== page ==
Gibson: Yes, but we’re looking at these pictures right now of a factory in Detroit. It’s not white. They’re black, they’re Hispanic, they’re white, they come from white…

Landsburg: Absolutely. And we are being asked to care more about those people because they happen to have been born in Detroit than other people because they happen to have been born in Juarez or Tokyo or wherever.

Gibson: That’s what nationalism is.

Landsburg: That’s not a whole lot different from being asked to care more about people because they’re white than because they’re black.

Later on, Landsburg asks Gibson why we should care more about auto workers in Detroit than those in Juárez, México. If you’ve read up until this point, you can guess Gibson’s response:

Gibson: Well, professor, they’re my fellow Americans. I care about people in Juarez, they’re nice Mexicans. But, my fellow Americans come first.

Landsburg: In one case they’re people who share your nationality. In the other case, they’re people who share your race. Why is one a legitimate difference to discriminate and the other not?

Gibson: Well because it’s not race! And professor, it’s a bad example. There’s a lot of black people in Detroit and I’m all for those black people in Detroit.

Landsburg: What’s different about race? What’s special about race? What is special about race that makes it bad to discriminate on the basis of race, but not bad to discriminate on the basis of nationality? What’s the difference?

Gibson: “Stealing assets is wrong,” you write, “and so is stealing the right to earn a living.”

Landsburg: You don’t want to answer it.

Gibson: I don’t think it deserves an answer.

After Landsburg’s segment ends, Gibson invites on another economist who is just as confused as he is. Economist Mike Norman, founder of the Economic Contrarian Update, is also against protectionism, but doesn’t care for the comparison to racism.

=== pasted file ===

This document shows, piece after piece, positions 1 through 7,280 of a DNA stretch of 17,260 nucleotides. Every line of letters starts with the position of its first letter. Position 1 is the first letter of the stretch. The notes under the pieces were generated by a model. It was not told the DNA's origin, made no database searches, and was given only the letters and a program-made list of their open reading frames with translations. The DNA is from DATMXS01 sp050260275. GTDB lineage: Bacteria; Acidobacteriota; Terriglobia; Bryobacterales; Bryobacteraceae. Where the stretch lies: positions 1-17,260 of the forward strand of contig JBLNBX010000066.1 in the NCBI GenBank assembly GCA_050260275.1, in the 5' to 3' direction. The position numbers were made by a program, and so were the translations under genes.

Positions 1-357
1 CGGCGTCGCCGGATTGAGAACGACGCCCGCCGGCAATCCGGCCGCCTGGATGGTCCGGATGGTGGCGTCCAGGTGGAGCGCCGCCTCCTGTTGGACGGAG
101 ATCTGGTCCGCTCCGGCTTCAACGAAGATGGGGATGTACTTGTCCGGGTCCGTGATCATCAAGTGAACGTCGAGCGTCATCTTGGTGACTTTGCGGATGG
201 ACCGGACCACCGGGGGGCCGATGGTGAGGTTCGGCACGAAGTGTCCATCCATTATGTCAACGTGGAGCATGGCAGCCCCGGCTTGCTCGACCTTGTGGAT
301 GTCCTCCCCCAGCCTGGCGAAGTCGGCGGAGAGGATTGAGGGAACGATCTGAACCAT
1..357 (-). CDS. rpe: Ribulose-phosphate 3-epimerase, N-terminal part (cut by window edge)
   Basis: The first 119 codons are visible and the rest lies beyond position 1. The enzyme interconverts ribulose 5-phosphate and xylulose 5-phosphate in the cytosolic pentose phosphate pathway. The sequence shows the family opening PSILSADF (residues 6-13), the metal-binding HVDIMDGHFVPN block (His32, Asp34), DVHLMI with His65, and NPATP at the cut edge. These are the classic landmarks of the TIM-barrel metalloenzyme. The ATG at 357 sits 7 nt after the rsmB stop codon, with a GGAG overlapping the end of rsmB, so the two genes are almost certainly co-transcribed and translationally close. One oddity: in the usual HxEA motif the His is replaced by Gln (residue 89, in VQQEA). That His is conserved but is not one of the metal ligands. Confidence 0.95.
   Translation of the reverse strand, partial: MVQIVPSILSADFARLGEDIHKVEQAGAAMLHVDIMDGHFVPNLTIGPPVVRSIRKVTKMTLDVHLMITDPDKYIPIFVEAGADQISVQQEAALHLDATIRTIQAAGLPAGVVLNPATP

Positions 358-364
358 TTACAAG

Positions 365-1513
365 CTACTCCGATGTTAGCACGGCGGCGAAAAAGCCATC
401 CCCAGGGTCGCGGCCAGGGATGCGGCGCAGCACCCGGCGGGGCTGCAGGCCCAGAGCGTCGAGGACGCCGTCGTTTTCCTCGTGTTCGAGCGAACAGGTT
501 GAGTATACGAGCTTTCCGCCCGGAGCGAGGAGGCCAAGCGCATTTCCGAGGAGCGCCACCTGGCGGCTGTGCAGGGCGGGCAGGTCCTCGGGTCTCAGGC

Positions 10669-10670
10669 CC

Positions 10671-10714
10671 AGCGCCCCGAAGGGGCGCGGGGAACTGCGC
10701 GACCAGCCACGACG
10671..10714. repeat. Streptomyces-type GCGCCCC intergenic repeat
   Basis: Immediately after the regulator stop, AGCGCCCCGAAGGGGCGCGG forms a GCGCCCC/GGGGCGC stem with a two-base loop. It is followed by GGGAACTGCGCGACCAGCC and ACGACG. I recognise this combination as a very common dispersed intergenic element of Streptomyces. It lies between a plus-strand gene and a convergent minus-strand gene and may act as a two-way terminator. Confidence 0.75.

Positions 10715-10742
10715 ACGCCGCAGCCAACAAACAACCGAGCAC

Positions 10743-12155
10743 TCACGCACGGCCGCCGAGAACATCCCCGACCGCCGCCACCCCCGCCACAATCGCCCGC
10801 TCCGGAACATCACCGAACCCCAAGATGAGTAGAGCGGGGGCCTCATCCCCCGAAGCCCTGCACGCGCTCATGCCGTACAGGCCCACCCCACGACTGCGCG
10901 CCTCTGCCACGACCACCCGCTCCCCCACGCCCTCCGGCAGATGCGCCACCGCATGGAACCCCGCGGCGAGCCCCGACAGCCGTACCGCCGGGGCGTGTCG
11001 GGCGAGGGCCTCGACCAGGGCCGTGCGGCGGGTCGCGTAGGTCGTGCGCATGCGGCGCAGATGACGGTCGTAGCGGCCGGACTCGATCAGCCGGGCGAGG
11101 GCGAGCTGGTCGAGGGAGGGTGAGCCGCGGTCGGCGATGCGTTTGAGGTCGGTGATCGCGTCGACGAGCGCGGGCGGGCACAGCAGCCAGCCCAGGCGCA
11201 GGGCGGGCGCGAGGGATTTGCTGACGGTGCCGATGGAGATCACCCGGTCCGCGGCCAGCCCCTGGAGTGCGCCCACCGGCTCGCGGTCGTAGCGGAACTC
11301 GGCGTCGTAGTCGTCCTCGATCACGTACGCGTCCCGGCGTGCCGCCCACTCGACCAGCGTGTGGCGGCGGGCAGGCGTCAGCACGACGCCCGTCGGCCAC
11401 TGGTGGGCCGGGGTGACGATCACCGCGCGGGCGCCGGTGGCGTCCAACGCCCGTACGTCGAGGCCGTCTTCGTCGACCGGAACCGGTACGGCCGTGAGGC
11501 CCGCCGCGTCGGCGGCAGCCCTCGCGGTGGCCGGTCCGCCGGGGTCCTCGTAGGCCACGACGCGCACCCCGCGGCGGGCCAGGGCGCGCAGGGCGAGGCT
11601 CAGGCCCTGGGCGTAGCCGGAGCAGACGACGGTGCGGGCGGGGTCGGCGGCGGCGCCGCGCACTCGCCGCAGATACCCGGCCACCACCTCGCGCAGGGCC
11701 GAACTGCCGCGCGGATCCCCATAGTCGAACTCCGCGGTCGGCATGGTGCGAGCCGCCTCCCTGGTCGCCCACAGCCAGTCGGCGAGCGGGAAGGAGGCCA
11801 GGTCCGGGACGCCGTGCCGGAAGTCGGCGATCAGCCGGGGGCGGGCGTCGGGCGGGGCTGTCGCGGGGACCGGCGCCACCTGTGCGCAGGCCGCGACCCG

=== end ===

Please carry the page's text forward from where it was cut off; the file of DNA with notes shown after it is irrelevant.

Gibson: So, I know you are also not in favor of protectionism. Do you subscribe to these arguments [Landsburg’s arguments]?

Norman: No, absolutely not. These are the most extreme and convoluted and, frankly, bizarre arguments that I’ve ever heard. To try to equate, “Let’s protect American jobs with racism,” is absolutely ludicrous. Look, we don’t hear the professor criticizing the Chinese and the Japanese and the Taiwanese and the rest of the Asian countries…

Gibson: OK. But Mike, you’re on his side in terms of…

Norman: Only in terms of — I’m not saying it’s racism! That’s ridiculous!

Gibson: Here’s my problem: since you’re on his side on the issue of protectionism, why do you find his arguments so uncomfortable?

Norman: Because I think he’s going with some kind of a moral argument. This is not an economic argument. And he’s taking it totally out of context. And it’s inflammatory, as you said. I think it’s taking it to an extreme, which is unjustifiable from an economic standpoint. And that’s why I’m uncomfortable with it. I don’t equate it to racism.

Who needs morality when we have all these graphs and equations to tell us what to do!

Ok, you’re probably wondering why I’m bothering to respond to a couple of knuckleheads like John Gibson and Mike Norman when their errors are so obvious. But I’m not responding to them. I’m writing this blog post for Steven Landsburg.